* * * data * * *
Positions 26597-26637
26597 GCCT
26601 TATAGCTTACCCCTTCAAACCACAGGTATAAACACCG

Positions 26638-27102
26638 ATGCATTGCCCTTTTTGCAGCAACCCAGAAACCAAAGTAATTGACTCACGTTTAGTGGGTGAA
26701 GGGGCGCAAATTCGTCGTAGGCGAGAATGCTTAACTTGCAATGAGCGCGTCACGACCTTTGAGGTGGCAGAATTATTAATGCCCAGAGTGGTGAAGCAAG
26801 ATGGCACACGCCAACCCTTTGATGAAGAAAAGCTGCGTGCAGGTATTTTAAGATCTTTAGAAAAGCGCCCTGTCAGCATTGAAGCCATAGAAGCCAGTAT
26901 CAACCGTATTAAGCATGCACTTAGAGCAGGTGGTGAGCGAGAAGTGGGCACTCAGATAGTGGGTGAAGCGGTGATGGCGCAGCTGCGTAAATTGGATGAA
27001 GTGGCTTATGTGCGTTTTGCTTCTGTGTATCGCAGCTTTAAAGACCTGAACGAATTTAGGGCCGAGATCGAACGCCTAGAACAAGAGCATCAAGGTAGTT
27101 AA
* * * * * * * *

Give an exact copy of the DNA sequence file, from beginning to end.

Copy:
Positions 26597-26637
26597 GCCT
26601 TATAGCTTACCCCTTCAAACCACAGGTATAAACACCG

Positions 26638-27102
26638 ATGCATTGCCCTTTTTGCAGCAACCCAGAAACCAAAGTAATTGACTCACGTTTAGTGGGTGAA
26701 GGGGCGCAAATTCGTCGTAGGCGAGAATGCTTAACTTGCAATGAGCGCGTCACGACCTTTGAGGTGGCAGAATTATTAATGCCCAGAGTGGTGAAGCAAG
26801 ATGGCACACGCCAACCCTTTGATGAAGAAAAGCTGCGTGCAGGTATTTTAAGATCTTTAGAAAAGCGCCCTGTCAGCATTGAAGCCATAGAAGCCAGTAT
26901 CAACCGTATTAAGCATGCACTTAGAGCAGGTGGTGAGCGAGAAGTGGGCACTCAGATAGTGGGTGAAGCGGTGATGGCGCAGCTGCGTAAATTGGATGAA
27001 GTGGCTTATGTGCGTTTTGCTTCTGTGTATCGCAGCTTTAAAGACCTGAACGAATTTAGGGCCGAGATCGAACGCCTAGAACAAGAGCATCAAGGTAGTT
27101 AA